Although vastly different diseases, what can the Ebola crisis teach us when it comes to the ongoing COVID-19 pandemic, especially on what they mean for farmers, and the millions of people who rely on them for food?
The Ebola outbreak in West Africa (2013-2016) was responsible for food system disruptions, reduction of income for households, and overall food insecurity in many of the affected countries.
As governments restricted people's movements, markets were deeply disrupted, and the consequences ranged from higher prices, disruption of markets, less diversity, and, ultimately, less available food. The concerns are similar with the ongoing crisis.
Writing about the Ebola in 2015, the World Economic Forum defended that essential is to find out what farmers need, how the crisis affects them, what challenges they face, and what is necessary to get back on track. Through a series of needs assessment studies, effective emergency interventions were designed, focusing on seeds and fertilizers in time for the April planting season - a similar stage in time as we are now. More information on these interventions can be found here.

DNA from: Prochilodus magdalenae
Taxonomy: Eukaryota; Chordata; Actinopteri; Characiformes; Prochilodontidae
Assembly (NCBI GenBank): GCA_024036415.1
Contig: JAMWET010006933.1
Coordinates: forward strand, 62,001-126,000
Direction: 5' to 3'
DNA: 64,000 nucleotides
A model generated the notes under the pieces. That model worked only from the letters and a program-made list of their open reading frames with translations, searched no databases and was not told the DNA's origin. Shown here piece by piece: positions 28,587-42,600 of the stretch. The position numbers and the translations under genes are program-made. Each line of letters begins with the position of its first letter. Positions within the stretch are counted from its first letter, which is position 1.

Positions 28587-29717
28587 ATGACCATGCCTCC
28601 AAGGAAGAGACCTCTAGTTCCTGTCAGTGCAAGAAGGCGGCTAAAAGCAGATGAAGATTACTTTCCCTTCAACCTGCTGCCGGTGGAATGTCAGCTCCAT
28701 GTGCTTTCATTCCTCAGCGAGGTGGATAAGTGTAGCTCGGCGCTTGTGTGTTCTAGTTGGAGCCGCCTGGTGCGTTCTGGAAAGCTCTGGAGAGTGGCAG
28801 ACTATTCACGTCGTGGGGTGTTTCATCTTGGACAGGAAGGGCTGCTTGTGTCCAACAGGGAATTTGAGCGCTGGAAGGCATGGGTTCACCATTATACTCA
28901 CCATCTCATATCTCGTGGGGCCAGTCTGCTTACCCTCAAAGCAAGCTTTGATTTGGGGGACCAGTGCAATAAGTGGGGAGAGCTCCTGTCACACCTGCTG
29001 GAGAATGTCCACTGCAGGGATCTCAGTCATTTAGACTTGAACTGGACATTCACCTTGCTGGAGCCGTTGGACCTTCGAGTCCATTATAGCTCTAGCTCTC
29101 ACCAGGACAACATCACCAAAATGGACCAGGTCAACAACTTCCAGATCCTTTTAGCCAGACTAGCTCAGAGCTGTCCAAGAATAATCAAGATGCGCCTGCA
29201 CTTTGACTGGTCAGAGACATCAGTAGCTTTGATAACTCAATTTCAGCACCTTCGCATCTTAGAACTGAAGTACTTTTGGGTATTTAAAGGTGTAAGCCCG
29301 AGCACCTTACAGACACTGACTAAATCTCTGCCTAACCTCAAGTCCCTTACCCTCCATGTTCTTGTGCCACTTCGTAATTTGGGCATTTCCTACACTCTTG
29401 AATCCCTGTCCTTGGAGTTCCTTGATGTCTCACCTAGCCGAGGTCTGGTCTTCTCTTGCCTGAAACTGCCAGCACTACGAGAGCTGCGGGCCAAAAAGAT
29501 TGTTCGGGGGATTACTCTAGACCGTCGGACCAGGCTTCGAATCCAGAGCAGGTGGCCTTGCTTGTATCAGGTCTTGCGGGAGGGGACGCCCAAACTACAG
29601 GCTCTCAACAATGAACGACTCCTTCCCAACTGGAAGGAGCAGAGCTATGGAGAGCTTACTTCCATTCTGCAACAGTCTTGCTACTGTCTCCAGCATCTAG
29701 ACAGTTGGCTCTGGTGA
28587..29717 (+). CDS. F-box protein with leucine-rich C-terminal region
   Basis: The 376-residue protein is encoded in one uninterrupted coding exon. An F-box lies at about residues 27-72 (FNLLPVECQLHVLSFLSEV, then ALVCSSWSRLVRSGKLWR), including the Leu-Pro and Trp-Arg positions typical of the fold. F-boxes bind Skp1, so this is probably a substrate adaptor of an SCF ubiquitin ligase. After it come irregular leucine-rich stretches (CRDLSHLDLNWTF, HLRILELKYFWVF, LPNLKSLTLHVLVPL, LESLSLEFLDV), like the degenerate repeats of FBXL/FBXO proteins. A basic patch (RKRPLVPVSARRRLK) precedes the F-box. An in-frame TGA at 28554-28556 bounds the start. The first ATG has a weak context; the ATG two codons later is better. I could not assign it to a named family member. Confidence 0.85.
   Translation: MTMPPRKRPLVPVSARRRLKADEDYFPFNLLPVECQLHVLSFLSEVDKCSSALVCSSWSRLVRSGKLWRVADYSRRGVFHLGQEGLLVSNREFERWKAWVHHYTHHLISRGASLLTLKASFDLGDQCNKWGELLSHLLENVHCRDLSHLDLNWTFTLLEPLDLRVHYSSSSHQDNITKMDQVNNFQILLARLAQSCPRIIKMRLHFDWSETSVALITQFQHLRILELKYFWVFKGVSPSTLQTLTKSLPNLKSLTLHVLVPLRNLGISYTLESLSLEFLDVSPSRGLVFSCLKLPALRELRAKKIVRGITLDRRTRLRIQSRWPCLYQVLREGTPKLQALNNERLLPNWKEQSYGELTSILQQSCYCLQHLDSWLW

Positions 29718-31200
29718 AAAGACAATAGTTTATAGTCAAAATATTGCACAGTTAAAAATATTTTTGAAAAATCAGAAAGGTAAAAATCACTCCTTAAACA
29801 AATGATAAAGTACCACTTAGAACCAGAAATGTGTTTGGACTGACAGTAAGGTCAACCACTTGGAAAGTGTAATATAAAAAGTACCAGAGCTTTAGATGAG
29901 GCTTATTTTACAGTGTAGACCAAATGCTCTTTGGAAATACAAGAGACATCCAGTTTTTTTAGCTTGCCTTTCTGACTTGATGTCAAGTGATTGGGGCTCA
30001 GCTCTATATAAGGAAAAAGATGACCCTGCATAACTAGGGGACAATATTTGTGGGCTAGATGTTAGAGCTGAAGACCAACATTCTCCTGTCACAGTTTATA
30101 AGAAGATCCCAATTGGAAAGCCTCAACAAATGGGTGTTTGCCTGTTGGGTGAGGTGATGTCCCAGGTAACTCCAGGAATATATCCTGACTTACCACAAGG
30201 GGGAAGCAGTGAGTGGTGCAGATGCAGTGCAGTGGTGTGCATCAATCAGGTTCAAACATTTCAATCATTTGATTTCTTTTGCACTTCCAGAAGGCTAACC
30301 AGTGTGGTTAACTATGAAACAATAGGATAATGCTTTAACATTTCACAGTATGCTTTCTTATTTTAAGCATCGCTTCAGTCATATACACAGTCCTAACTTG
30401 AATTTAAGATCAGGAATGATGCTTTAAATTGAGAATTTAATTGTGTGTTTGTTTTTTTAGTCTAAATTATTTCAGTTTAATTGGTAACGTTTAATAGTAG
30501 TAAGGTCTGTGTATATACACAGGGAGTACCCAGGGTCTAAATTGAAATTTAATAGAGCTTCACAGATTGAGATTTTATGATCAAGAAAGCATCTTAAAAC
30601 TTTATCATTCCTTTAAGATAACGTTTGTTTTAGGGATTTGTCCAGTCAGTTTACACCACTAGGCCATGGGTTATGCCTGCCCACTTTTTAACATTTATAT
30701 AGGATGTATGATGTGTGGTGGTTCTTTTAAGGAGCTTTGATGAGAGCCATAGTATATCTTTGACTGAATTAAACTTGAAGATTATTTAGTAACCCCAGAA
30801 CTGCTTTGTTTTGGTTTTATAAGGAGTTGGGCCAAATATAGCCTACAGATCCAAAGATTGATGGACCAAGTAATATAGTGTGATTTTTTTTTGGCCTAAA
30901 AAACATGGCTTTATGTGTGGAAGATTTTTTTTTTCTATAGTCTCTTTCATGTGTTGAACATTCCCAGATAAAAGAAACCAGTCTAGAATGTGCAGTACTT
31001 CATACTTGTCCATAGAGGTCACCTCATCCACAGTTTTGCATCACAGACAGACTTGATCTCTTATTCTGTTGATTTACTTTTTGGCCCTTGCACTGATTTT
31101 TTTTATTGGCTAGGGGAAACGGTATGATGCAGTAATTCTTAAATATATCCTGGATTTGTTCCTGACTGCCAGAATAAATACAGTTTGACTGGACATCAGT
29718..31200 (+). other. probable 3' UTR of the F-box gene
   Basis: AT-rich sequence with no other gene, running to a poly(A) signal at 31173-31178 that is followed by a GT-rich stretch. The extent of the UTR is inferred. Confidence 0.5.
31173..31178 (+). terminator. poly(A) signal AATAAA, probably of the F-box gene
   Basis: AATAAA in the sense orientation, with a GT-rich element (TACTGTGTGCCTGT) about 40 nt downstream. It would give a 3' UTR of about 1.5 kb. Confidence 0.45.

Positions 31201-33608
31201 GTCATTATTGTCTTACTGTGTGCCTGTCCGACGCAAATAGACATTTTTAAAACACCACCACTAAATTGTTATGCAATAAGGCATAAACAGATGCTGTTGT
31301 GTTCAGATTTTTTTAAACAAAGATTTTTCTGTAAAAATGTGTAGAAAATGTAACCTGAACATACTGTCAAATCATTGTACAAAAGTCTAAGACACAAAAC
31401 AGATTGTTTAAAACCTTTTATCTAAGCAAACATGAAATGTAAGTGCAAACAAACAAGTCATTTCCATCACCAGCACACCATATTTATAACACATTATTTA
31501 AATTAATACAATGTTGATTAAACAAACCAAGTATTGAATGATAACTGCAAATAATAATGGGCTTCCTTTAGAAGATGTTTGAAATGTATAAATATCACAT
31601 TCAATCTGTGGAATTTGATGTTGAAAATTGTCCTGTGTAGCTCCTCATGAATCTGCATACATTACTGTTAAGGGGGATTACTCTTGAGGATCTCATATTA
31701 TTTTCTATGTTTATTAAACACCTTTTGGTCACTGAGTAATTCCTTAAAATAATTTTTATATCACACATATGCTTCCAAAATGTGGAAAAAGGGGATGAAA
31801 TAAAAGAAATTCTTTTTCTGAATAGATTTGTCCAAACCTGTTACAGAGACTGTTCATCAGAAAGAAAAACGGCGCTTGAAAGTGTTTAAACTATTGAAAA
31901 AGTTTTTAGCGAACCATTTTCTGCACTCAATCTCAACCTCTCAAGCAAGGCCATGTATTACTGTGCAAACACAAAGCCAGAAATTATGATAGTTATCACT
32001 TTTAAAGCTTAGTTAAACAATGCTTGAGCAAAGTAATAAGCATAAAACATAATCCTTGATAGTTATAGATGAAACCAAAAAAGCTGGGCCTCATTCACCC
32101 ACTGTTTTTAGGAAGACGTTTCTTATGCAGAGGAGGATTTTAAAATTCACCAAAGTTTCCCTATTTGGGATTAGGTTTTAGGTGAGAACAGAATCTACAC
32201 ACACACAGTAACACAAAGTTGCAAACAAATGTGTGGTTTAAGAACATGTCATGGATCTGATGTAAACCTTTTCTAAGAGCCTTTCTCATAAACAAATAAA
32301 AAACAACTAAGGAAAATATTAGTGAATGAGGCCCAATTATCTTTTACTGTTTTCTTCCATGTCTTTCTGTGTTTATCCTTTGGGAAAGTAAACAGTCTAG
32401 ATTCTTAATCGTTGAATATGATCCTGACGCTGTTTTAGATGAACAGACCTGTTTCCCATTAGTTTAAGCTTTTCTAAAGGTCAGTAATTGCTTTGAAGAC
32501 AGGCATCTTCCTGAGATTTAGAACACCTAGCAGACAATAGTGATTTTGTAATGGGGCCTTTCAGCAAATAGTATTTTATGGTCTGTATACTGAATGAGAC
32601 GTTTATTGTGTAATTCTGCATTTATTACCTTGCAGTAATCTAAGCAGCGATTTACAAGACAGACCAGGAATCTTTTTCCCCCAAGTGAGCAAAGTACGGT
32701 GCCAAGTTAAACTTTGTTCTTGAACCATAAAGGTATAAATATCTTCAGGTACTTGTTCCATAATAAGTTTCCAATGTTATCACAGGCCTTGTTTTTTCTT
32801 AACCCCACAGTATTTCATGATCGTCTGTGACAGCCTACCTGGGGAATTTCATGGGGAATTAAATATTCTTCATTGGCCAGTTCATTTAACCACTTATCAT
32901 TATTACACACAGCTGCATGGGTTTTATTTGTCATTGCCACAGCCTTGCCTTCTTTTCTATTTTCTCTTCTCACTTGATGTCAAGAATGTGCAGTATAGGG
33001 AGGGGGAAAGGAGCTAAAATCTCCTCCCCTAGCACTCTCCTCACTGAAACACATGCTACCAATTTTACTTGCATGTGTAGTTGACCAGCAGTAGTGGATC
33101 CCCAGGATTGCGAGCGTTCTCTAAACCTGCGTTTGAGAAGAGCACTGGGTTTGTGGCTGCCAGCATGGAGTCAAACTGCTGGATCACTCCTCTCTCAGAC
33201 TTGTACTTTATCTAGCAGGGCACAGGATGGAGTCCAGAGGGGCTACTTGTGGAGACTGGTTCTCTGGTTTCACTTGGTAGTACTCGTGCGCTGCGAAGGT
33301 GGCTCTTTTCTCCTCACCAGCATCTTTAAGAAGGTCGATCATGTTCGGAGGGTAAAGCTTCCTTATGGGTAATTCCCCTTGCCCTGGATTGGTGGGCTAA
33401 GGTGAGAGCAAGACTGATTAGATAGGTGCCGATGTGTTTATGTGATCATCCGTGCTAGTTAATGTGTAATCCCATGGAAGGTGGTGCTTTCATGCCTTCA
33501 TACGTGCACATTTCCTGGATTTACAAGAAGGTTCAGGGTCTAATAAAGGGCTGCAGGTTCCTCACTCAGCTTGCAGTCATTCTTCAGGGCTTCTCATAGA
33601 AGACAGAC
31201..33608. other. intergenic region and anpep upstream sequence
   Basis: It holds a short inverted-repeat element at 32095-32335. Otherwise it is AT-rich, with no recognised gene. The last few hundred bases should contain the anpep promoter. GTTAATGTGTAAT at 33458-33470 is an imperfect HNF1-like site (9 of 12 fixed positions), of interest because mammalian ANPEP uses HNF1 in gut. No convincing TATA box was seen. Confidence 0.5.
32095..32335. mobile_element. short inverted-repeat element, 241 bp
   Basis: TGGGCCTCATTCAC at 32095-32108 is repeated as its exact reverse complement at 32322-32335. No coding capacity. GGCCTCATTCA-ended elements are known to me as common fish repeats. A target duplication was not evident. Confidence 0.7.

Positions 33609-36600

A different study, conducted by ACF International, and focused on the Ebola effects in Liberia, also assessed the outbreak's impacts on food security, and drafted a series of recommendations ranging from fast cash injections to maintain purchasing power, and urged for increased support for agriculture extension as a means to mitigate the possibility of food shortage, among others. The complete list of recommendations is available in this report.
This study conducted at the time in Sierra Leone, also highlighted the accentuated decrease in food affordability and financing, food availability, storage and protection, processing and preservation, marketing, and food accessibility, and hints at similar problems that are already starting to take place as a consequence of COVID-19.
Shared lessons between the previous Ebola epidemic and the current COVID-19 pandemic is a key aspect in better preparing and responding to the existing challenges, protecting farmers, consumers, and the food value chains.